When most people think of design their first thought is, “OK, now let’s make it look pretty.” It’s that last patina of beauty to get people attracted to, or to like the product or service for them to buy it. Wrong!
Design is so much more than the surface. It’s the way the thing works. It’s also the process that gets you to the incredibly unique solution that you need.
The first step: empathize with the user of the service or product, then accurately define the need or problem. After that, gather the data and the evidence and look for patterns. Then brainstorm and ideate like there’s no tomorrow. Next step, rapidly prototype a solution. Then expose it to the rigours of the real world. Lastly… rinse and repeat, until you find just the right solution.
Finding the pattern
In 2009, AirBnB (the online platform for anyone to rent rooms from almost anywhere in the world) were at a point of spectacular failure. Their revenues were stuck at just US $200 per week! And with four partners in the company, there was no way that income could sustain operations.
In 2009, AirBnB were at a point of spectacular failure. Their revenues were stuck at just US $200 per week!
They pored over the data, they examined the profiles of a particular set of properties in New York City. Then they found a pattern: all the profiles had terrible photographs! Sometimes, you have to stop, look and listen.
Every problem has a pattern. It leaves a trace that you will only find if you divert your thoughts from the everyday flow of business and focus on the scratchmarks left by the thorn in your business’s flesh.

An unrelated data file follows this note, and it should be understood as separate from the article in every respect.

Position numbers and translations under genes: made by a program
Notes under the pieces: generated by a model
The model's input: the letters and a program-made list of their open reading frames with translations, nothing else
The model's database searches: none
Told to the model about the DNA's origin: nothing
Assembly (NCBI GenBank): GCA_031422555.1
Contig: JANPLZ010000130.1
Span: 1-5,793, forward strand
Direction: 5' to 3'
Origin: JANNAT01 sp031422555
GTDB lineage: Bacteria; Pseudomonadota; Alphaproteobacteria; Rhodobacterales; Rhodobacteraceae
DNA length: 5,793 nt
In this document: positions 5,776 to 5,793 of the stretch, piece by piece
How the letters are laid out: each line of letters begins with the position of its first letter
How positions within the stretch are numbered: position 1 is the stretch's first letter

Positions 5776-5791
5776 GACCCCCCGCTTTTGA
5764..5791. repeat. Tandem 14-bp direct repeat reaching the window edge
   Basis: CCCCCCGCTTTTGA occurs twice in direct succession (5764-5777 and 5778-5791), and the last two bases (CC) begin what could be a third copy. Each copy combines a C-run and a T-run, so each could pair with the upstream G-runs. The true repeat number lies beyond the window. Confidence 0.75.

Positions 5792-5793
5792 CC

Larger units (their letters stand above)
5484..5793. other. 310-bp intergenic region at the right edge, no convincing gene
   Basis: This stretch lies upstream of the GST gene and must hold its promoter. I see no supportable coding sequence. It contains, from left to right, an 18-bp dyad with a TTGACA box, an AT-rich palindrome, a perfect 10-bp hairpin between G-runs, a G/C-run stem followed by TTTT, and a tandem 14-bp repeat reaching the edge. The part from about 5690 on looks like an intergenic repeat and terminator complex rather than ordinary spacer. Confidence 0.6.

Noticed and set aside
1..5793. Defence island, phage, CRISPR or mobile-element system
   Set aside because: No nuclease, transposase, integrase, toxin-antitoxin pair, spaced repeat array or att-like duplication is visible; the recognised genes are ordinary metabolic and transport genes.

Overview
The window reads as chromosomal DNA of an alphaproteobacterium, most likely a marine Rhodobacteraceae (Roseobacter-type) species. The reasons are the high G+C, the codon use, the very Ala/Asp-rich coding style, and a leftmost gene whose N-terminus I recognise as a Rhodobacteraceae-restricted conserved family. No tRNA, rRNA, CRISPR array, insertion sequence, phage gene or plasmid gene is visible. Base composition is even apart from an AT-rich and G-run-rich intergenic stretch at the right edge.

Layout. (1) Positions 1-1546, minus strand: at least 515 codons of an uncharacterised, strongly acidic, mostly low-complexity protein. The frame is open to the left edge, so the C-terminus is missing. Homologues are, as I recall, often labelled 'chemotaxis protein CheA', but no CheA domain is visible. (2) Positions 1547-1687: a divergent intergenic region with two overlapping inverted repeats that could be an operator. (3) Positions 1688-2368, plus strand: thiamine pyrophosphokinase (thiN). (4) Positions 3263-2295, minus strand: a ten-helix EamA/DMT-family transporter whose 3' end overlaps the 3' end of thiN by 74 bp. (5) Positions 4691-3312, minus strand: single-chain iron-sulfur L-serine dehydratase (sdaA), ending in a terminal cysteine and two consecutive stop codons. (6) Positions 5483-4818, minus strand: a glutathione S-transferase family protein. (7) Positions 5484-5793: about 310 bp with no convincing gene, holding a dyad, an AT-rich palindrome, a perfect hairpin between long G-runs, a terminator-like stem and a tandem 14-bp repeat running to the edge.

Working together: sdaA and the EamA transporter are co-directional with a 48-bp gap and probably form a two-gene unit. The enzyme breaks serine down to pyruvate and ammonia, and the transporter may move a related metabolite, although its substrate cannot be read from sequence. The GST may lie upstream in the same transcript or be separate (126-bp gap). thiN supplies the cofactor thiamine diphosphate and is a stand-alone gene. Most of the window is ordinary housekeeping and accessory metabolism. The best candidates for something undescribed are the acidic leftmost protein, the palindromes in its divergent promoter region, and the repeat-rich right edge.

Find ways to measure outputs beyond how many shoes were produced this month, or who your leading sales people are. There are more granular metrics you can use to measure the performance of your business. In that sea of data you will find the pattern. Go and get it! Then analyse until you see where the hole in the bucket really is.
With their analysis done, the AirBnB team came up with a very obvious solution — take better pictures. They jumped on a plane to New York, captured high resolution, well lit, professional shots that eclipsed the amateur images that populated the pages of those properties.
The impact was almost immediate. Just one week later, bookings doubled to US$400. They knew they were on to something.
While the AirBnB team struck gold early on, not all design thinking processes are as short. Sometimes it takes multiple layers of solutions to find that one needle, tucked away in a haystack of disappointing jibber-jabber.
Health service design
A few days ago I sat in a hospital waiting room, going over in my mind the multiple layers of negative experiences that finally resulted in service being delivered to a family member. Wait to see the nurse, wait to pay, wait to see the doctor. All of that added up to almost five hours.
I’m sure some people would say, you’re lucky! That was short! Of course, the naysayers and the members of the Glass-Is-Half-Empty Party will babble, “A Jamaica, is so the system set up”, or “We don’t have money to do what those first world countries can do.”
Well, why not redesign the system, taking into account the lack of capital for major hiring of personnel or building structure design?